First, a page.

Following a lengthy philosophical discussion on the intent of ethnic studies courses and the university’s autonomy, a California State University Board of Trustees committee Tuesday backed a requirement for all students to take an ethnic studies or social justice class.
The proposal, which will move to the full board on Wednesday, was met with opposition from some Educational Policy committee members who said the inclusion of a “social justice” course option would still allow students to graduate without ever taking a traditional “ethnic studies” class on the history of the Latino, Black, Asian-American or Native-American communities.
Committee members Silas Abrego and Maryana Khames called for a delay in the vote, saying the policy proposal needed more work and suggesting the broadening of the measure to include social-justice courses effectively negated it as a true ethnic studies requirement. The “social justice” provision would expand the types of courses students could take to meet the requirement, including classes focused on the Jewish community, the disabled, aging populations, the LGBT community and women/gender studies.
Although the idea of a delay appeared to generate some initial support, it quickly evaporated for two reasons — a desire for the full Board of Trustees to weigh in on the measure, and the state Legislature’s anticipated approval next week of a bill that would mandate the CSU require a traditional “ethnic studies” course focused on a community of color, without a “social justice” option.
If the legislation, AB 1460, is given final legislative approval, it will move to the governor’s desk. If the governor signs it, it will override whatever action the CSU Board of Trustees takes.
University officials and some committee members decried the legislative proposal for being what they called an unprecedented and “extraordinarily dangerous” intrusion by the state into the governance of the CSU, and a usurping of the Board of Trustees’ authority to determine curriculum.
The committee opted to advance the discussion to the full board, with only Abrego and Khames objecting.
The CSU proposal, the first proposed change in the university’s general education curriculum in 40 years, would take effect in the 2023-24 school year. If AB 1460 passed, it would take effect in 2021-22.
CSU Chancellor Timothy White said it is critical for the board to vote on the university’s proposal so Gov. Gavin Newsom will have a clear statement from the trustees when he decides whether to sign AB 1460.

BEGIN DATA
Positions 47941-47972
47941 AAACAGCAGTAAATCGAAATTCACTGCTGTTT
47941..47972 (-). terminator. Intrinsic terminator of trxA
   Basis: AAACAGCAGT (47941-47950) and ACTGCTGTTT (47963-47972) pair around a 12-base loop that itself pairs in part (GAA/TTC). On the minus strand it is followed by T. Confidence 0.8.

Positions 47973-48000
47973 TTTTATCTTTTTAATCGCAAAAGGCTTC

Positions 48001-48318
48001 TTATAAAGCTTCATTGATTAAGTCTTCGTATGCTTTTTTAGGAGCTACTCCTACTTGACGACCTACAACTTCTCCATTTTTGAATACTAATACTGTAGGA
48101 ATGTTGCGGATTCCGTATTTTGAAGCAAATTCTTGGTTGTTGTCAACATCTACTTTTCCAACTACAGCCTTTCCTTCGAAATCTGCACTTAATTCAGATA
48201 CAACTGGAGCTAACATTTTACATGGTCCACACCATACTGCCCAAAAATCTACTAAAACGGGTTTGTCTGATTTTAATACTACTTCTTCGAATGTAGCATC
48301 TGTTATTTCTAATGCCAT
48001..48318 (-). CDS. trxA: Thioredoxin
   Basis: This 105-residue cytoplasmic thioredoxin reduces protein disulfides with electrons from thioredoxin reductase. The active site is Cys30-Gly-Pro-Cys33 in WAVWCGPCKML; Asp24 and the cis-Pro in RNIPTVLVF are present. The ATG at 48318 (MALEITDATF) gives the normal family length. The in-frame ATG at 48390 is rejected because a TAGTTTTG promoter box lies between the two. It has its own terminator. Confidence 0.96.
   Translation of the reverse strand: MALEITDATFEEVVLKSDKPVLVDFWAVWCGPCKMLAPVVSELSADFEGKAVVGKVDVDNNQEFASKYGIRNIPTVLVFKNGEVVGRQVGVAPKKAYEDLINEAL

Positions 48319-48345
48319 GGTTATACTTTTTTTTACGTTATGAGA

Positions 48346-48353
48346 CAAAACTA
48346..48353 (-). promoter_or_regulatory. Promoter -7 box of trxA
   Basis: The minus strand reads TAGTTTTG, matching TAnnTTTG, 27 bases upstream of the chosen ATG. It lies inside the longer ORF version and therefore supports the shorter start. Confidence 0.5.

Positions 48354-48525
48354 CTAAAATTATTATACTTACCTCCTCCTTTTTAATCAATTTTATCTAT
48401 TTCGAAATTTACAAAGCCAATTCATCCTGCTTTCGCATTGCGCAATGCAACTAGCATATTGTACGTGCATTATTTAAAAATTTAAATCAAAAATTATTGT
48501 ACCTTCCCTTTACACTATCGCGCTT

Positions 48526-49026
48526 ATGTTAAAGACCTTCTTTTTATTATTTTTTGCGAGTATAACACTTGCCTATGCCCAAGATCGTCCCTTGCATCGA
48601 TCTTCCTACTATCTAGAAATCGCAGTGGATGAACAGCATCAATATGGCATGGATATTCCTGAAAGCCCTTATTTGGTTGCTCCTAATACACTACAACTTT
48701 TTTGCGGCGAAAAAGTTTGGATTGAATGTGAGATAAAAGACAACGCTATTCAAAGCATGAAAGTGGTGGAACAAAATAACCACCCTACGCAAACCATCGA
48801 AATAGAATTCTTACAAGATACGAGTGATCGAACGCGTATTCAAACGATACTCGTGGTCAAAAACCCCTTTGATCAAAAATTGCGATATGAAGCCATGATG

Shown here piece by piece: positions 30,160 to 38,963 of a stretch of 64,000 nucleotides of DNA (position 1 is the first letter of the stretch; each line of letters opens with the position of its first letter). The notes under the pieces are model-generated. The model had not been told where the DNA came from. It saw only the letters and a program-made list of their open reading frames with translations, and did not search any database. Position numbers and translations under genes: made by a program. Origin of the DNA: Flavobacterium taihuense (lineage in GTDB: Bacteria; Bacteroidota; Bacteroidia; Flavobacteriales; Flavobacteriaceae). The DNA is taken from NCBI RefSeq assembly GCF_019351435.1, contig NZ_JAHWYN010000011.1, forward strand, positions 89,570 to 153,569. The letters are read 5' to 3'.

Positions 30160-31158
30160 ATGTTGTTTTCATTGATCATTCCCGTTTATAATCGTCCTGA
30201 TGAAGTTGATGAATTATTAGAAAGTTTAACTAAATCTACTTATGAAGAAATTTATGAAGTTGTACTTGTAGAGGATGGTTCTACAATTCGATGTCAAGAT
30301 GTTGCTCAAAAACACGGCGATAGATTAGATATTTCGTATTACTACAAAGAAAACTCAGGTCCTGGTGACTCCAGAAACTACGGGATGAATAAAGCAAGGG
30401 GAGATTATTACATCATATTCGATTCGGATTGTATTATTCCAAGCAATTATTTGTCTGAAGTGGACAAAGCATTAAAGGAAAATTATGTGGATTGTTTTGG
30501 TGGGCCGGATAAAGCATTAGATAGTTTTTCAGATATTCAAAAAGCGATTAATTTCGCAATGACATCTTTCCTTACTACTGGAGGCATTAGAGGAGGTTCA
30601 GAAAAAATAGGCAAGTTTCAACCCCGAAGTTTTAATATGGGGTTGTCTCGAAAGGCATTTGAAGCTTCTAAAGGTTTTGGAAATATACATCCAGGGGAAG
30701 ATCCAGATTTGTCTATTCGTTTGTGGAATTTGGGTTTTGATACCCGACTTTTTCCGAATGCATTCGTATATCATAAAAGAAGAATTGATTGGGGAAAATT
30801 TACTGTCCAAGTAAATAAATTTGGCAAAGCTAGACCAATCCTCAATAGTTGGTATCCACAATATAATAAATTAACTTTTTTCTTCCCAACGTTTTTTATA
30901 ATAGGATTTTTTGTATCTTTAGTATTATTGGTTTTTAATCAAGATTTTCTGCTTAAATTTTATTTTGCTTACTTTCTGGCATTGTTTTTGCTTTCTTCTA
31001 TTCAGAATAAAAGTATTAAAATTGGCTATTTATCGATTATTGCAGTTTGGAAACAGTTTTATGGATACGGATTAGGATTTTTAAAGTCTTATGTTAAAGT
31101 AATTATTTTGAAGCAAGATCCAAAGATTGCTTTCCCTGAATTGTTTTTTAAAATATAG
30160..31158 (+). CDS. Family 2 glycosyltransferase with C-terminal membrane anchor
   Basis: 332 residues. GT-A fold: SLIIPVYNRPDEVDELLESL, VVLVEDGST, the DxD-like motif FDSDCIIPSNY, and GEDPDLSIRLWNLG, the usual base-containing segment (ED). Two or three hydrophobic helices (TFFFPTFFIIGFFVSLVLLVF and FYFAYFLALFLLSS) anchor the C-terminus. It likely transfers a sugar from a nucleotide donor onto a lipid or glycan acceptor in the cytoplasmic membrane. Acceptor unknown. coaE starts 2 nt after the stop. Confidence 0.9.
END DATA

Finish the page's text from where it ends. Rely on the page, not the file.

“I think this issue of the government specifying a specific curricular area is extraordinarily dangerous and has never … happened before in higher education,” White said. “… By delaying, we de-facto give no choice to our progressive governor when that bill lands on his desk.”
White added, “At the end of the day, the Board of Trustees must lead. Must lead. Not react, but lead.”
White and other board members also dismissed criticism that the university’s policy is watered-down because of the social justice option. White said expanding the course options gives students a wider array of choices.
“When we constrain ourselves to a limited number of areas, we exclude those who also need attention,” he said.
Committee member Rebecca Eisen also disputed the characterization that the policy somehow dilutes ethnic studies.
“To me it is ethnic-studies-plus, not ethnic-studies-minus,” she said.
Assemblywoman Shirley Weber, D-San Diego, who authored AB 1460, told the committee the CSU proposal “does not really address the need” for ethnic studies. She also disputed claims that the legislative action will “interfere with the institution.”
“It recognizes the fact that ethnic studies is an important part of California history,” Weber told the panel.
Weber said the legislation is the result of years of inaction on the issue by the CSU.
The California Faculty Association is also opposed to the CSU measure. CFA President Charles Toombs said earlier the university’s proposal undermines the entire intent of the ethnic studies movement, which is to recognize the “customs, history and traditions” of communities of racial and ethnic groups in California.
“AB 1460 acknowledges the historical failure of the CSU system to institutionalize inclusive curriculum, the sociopolitical urgency of the moment elevated by the Black Lives Matter movement and anti-Black racism, and the long-term social benefit of an ethnic studies course requirement,” Toombs said in a statement. “AB 1460 was student-, Ethnic-Studies-faculty- and community-driven, and its passage would be akin to civil rights efforts of the past.”
Executive Vice Chancellor Loren Blanchard insisted, however, that the CSU plan “doesn’t in any way undermine ethnic studies.”
“For a generation that is demanding change, this is our opportunity now to act and to ensure that CSU’s graduates have the knowledge and actionable tools to recognize, question and ultimately dismantle racial and social injustices,” he said.
In a report to the board, Blanchard and Associate Vice Chancellor Alison Wrynn contended that the CSU proposal is more inclusive that the proposed state legislation and more relatable for the university’s diverse student body. They said the legislative proposal excludes courses on ethnic groups such as Jewish or Middle Eastern studies, gender and women’s studies, sexuality studies, disability and aging studies.